luscious vanilla bean lemon curd

I am going to make this soooooo super easy for y’all:

You can make lemon curd with equal parts sugar, butter, eggs, and lemon juice. If you convert any lemon curd recipe into grams or ounces, you’ll see that, on average, they all use equal parts of the four main ingredients, and then some salt, lemon zest, and maybe vanilla (definitely vanilla.) I did not know this until about a month ago, after I’d been making lemon curd for well over two years.

The most eye-opening thing I’ve learned about baking in the past few years is that many recipes have a Golden Ratio. In fact, I have my pie crust recipe memorized specifically because of the Golden Ratio for Pie Crusts (I’m officially calling it that now.) There’s a golden ratio for French tart dough, cookie dough, genoise sponge cakes, and even yeasted breads.

Now we can all sleep easy knowing the Golden Ratio for Lemon Curd: 1:1:1:1, 1 part sugar: 1 part egg (white, yolk, or whole): 1 part lemon juice: 1 part butter. The most important thing about knowing these ratios is that you can use them to manipulate your recipes: do you want a sweeter lemon curd? Maybe you do 3 parts sugar to 2 parts everything else (3:2:2:2.) Do you want your lemon curd to set and thicken more? Follow the ratio, then add in one more egg yolk, or do 3 parts butter to 2 parts everything else (2:2:2:3.) If you want more lemon-y tartness, add more lemon juice and an extra egg yolk: 2:3:3:2. If you want a thinner lemon curd, add more lemon juice or reduce the amount of butter: 1:1:2:1 (more lemon juice), or 2:2:2:1 (less butter.)

And now I’m going to blow your mind again: to make approximately 1 cup (8 fluid ounces) of lemon curd, you use 4 ounces (by weight) of each ingredient. To make approximately 1.5 cups (12 fluid ounces), you use 6 ounces by weight of each ingredient: the input of each ingredient ends up being about 1/2 of the total output. I know, super technical, but we are talking about ratios here, so it’s totally appropriate. If you can’t remember your recipe, or want a certain amount of finished curd but can’t conceptualize how much of each ingredient to use, multiply your desired amount of lemon curd by 1/2. The actual ratio varies depending on how much you cook the curd.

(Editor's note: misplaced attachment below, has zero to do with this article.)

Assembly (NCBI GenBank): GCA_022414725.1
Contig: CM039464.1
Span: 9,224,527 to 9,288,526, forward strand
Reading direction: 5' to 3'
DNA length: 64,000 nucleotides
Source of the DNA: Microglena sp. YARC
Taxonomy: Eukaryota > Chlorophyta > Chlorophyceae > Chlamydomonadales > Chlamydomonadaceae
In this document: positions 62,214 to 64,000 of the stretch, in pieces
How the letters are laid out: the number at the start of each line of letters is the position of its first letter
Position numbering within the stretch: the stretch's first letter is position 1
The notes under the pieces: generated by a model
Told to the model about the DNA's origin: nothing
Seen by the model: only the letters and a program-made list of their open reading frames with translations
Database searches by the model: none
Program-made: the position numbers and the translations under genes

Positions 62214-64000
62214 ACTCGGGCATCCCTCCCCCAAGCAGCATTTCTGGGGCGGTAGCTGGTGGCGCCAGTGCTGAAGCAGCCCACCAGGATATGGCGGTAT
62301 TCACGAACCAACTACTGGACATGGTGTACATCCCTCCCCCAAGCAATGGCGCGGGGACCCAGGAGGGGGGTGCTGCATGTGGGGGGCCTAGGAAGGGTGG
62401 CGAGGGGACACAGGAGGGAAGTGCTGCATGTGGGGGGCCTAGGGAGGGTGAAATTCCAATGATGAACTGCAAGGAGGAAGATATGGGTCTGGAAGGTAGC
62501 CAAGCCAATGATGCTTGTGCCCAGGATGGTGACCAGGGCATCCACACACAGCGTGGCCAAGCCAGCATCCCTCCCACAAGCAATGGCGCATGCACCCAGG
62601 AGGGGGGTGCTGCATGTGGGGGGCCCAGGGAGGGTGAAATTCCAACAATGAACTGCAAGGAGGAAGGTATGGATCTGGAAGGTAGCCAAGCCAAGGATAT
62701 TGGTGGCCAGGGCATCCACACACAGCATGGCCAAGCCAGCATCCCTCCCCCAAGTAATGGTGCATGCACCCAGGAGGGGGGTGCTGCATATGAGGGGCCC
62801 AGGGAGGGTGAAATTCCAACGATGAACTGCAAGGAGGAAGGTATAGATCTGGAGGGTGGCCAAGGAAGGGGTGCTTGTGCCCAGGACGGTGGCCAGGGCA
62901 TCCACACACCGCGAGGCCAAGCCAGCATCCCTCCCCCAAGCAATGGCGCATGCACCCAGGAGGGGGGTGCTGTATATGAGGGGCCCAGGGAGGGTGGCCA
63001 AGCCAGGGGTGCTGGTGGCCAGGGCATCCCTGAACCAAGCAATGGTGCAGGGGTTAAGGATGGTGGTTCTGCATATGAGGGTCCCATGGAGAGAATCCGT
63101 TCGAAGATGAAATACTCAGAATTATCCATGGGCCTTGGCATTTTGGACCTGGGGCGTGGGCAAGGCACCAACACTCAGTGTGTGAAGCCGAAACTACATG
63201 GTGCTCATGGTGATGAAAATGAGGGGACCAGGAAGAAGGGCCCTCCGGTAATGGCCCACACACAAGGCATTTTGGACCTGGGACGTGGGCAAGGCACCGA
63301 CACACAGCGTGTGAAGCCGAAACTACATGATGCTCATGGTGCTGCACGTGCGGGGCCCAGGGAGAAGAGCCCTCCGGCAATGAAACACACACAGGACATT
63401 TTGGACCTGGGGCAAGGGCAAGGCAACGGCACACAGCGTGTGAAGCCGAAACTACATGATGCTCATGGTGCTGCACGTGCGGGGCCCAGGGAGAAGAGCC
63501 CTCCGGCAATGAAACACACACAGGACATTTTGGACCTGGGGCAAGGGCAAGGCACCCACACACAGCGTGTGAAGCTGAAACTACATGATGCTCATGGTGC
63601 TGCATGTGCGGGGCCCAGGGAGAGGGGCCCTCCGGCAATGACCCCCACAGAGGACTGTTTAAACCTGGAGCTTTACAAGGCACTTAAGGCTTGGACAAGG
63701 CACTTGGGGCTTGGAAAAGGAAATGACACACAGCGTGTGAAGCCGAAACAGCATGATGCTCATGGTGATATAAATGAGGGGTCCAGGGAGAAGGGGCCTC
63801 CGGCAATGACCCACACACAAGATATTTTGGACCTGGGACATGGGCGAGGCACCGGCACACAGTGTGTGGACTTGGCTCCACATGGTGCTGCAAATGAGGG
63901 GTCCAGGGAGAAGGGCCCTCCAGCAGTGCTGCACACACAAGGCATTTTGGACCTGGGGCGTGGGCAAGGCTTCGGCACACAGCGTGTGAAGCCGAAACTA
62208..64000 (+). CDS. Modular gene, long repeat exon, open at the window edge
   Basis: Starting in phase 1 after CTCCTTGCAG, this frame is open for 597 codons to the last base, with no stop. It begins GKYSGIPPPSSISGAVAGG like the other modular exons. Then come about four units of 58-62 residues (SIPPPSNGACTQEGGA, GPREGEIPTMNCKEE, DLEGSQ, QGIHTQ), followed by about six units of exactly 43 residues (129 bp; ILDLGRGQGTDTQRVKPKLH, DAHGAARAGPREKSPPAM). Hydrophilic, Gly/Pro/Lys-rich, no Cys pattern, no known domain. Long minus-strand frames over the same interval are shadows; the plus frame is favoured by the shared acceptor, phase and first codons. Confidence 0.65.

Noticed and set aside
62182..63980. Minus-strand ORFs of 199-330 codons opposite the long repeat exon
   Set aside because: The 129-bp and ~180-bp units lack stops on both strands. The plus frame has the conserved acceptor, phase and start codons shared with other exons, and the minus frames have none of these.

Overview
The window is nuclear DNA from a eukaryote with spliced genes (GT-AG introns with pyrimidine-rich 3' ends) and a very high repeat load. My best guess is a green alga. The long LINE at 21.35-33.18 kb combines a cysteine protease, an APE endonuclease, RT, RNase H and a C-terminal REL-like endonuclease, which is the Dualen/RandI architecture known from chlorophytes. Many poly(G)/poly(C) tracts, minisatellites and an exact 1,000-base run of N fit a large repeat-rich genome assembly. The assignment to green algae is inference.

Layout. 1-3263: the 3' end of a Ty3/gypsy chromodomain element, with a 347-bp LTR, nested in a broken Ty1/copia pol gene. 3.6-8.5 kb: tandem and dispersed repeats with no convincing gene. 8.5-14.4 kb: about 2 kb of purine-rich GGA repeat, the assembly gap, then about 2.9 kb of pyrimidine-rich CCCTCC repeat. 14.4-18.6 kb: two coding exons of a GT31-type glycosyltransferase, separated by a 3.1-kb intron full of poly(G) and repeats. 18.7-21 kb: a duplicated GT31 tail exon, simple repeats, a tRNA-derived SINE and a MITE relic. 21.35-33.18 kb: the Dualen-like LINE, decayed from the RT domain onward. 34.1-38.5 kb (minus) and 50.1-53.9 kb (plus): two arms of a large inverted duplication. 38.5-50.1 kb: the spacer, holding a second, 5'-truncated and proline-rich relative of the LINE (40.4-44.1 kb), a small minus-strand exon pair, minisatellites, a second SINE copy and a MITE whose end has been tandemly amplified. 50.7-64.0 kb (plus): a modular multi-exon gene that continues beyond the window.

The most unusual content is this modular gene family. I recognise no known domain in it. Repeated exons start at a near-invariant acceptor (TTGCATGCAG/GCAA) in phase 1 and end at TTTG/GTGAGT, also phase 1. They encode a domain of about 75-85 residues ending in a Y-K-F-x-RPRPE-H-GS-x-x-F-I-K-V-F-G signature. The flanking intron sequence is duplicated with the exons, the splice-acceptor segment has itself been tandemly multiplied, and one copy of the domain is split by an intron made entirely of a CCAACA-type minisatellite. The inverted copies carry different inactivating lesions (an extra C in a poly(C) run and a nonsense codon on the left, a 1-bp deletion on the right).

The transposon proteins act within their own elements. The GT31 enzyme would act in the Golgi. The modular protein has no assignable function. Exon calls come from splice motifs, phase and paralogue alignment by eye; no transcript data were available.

You might want to make 1 cup but end up with 1 1/3 cups. Let’s call that a Baker’s Cup: the baker gets to eat the extra 1/3 for their time and effort.

Y’all know I loooooove lemon and when I choose a flavor, I go hard on that flavor (cardamom and aniseed, heyyyyy!) Since making lemon curd the first time (btw, the first time I ever made lemon curd, there was absolutely no egg scrambling and I didn’t have to strain the curd at all, so there), I’ve fallen head over lemon stem for it. It seems like the perfect marriage: lemon and sugar. But there is one very helpful wedding guest: vanilla. I use the 1-quart vanilla bean paste bottle that I bought 2.5 years ago (which has more than doubled in price since I bought it so buy yours now while vanilla still exists), but you can use any form of vanilla you want. I do strongly recommend that it be real vanilla beans and not synthetic vanillin (nothing against vanillin but it’s not quite the same as real Madagascar vanilla beans.)

And the ringbearer: lemon zest. Overkill? Nahhhhhh. The lemon juice is the main flavor but lemon juice and lemon zest are slightly different flavor experiences, and adding the zest from fresh lemons on top of the full amount of lemon juice really gets that flavor. Aaaaand, here’s another kicker: 1 large lemon produces about 2 ounces of juice on average (1.75 – 2.25 ounces), and the perfect amount of lemon zest for this recipe is the zest of 2 large lemons. Therefore, all of the lemon juice you need (plus extra or minus just a bit) and the lemon zest come from 2 large lemons or 4 small baby lemons.